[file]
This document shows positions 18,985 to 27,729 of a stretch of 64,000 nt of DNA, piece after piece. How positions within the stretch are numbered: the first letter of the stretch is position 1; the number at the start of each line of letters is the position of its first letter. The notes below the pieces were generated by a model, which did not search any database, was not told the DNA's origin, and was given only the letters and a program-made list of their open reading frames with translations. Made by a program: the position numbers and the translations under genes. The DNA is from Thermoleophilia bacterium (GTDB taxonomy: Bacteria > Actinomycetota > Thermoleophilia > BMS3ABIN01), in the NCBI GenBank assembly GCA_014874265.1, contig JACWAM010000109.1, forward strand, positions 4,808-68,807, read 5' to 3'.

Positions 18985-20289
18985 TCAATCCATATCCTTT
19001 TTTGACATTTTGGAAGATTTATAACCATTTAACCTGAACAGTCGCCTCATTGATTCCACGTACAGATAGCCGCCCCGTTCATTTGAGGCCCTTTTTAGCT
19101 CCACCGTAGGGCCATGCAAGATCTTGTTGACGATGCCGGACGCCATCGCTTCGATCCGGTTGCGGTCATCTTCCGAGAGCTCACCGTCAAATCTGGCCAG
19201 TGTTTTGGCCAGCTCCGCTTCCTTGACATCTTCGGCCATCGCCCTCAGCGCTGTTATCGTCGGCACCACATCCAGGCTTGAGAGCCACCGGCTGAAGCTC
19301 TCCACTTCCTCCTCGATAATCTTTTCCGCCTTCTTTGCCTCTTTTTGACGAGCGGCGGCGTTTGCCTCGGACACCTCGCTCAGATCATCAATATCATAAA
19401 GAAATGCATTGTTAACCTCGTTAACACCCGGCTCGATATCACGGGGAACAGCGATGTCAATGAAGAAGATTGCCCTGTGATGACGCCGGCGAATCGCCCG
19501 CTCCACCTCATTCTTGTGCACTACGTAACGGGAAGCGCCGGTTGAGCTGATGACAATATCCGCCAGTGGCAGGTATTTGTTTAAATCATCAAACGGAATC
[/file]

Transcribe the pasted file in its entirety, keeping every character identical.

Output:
This document shows positions 18,985 to 27,729 of a stretch of 64,000 nt of DNA, piece after piece. How positions within the stretch are numbered: the first letter of the stretch is position 1; the number at the start of each line of letters is the position of its first letter. The notes below the pieces were generated by a model, which did not search any database, was not told the DNA's origin, and was given only the letters and a program-made list of their open reading frames with translations. Made by a program: the position numbers and the translations under genes. The DNA is from Thermoleophilia bacterium (GTDB taxonomy: Bacteria > Actinomycetota > Thermoleophilia > BMS3ABIN01), in the NCBI GenBank assembly GCA_014874265.1, contig JACWAM010000109.1, forward strand, positions 4,808-68,807, read 5' to 3'.

Positions 18985-20289
18985 TCAATCCATATCCTTT
19001 TTTGACATTTTGGAAGATTTATAACCATTTAACCTGAACAGTCGCCTCATTGATTCCACGTACAGATAGCCGCCCCGTTCATTTGAGGCCCTTTTTAGCT
19101 CCACCGTAGGGCCATGCAAGATCTTGTTGACGATGCCGGACGCCATCGCTTCGATCCGGTTGCGGTCATCTTCCGAGAGCTCACCGTCAAATCTGGCCAG
19201 TGTTTTGGCCAGCTCCGCTTCCTTGACATCTTCGGCCATCGCCCTCAGCGCTGTTATCGTCGGCACCACATCCAGGCTTGAGAGCCACCGGCTGAAGCTC
19301 TCCACTTCCTCCTCGATAATCTTTTCCGCCTTCTTTGCCTCTTTTTGACGAGCGGCGGCGTTTGCCTCGGACACCTCGCTCAGATCATCAATATCATAAA
19401 GAAATGCATTGTTAACCTCGTTAACACCCGGCTCGATATCACGGGGAACAGCGATGTCAATGAAGAAGATTGCCCTGTGATGACGCCGGCGAATCGCCCG
19501 CTCCACCTCATTCTTGTGCACTACGTAACGGGAAGCGCCGGTTGAGCTGATGACAATATCCGCCAGTGGCAGGTATTTGTTTAAATCATCAAACGGAATC